Spatiotemporal occupancy in building settings
Gomez Zamora, Paula Andrea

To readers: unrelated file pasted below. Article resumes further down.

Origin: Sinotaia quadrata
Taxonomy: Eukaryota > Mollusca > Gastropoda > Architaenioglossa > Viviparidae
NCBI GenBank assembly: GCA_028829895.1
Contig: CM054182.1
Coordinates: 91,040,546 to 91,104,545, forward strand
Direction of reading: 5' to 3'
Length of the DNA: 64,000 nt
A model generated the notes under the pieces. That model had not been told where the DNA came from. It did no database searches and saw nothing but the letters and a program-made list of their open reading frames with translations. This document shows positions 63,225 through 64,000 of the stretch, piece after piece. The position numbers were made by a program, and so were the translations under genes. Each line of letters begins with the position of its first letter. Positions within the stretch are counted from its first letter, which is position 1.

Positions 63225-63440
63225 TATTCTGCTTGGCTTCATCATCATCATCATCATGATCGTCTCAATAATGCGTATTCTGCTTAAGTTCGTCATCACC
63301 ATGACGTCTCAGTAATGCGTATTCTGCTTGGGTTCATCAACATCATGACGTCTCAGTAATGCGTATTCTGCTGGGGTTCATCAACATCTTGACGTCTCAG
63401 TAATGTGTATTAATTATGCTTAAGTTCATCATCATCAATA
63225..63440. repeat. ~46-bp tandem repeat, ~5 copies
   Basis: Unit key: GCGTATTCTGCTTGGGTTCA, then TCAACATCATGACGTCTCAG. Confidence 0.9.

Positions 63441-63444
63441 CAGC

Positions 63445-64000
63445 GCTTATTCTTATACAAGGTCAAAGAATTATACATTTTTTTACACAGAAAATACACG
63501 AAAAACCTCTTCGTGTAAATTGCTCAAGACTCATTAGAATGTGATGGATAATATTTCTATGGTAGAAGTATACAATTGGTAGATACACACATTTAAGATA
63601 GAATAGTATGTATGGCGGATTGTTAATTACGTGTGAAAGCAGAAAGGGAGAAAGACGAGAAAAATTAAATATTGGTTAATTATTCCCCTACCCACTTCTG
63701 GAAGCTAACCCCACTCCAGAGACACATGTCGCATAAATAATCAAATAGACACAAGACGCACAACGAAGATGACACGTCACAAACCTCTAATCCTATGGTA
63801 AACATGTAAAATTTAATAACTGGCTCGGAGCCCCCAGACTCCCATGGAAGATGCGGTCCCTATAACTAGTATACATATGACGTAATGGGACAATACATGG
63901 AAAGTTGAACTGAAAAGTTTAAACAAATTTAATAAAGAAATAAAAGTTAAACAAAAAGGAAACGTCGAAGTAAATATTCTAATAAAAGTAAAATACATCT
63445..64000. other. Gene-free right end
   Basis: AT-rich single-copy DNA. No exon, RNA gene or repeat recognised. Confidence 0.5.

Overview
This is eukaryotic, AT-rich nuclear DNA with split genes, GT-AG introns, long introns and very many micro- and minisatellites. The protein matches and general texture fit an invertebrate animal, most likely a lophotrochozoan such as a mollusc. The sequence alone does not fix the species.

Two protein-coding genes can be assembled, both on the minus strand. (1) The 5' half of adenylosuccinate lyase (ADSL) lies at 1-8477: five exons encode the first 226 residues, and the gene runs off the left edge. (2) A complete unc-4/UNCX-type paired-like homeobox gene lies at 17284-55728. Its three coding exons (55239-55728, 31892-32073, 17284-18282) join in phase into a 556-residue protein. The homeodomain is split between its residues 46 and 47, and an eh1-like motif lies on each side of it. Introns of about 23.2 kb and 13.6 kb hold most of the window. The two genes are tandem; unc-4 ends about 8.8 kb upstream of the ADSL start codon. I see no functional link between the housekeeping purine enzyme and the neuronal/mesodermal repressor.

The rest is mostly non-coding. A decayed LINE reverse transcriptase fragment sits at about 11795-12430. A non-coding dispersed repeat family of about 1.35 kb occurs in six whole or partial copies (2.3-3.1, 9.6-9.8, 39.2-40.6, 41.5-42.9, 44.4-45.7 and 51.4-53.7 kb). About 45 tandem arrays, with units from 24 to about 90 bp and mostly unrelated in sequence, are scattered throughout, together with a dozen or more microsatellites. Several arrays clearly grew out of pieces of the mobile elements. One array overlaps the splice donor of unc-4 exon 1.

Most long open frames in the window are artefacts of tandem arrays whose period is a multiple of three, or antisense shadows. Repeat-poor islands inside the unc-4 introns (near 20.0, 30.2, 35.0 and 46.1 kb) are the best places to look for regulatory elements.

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This thesis presents an investigation of methods to capture and analyze spatiotemporal occupancy patterns of high resolution, demonstrating their value by measuring behavioral outcomes over time. Obtaining fine-grain occupancy patterns is particularly useful since it gives researchers an ability to study such patterns not just with respect to the geometry of the space in which they occur, but also to study how they change dynamically in time, in response to the behavior itself. This research has three parts: The first is a review of the traditional methods of behavioral mapping utilized in architecture research, as well as the existing indoor positioning systems, offering an assessment of their comparative potential, and a selection for the current scenario. The second is an implementation of scene analysis analyses using computer vision to capture occupancy patterns on one week of surveillance videos over twelve corridors in a hospital in Chile. The data outcome is occupancy in a set of hospital corridors at a resolution of one square foot per second. Due to the practical detection errors, a two-part statistical model was developed to compute the accuracy on recognition and precision of location, given certain scenario conditions. These error rates models can be then used to predict estimates of patterns of occupancy in an actual scenario. The third is a proof-of-concept study of the usefulness of a new spatiotemporal metric called the Isovist-minute, which describes the actual occupancy of an Isovist, over a specified period of time. Occupancy data obtained using scene-analyses, updated with error-rate models of the previous study, are used to compute Isovist-minute values per square feet. The Isovist-minute is shown to capture significant differences in the patient surveillance outcome in the same spatial layout, but different organizational schedule and program.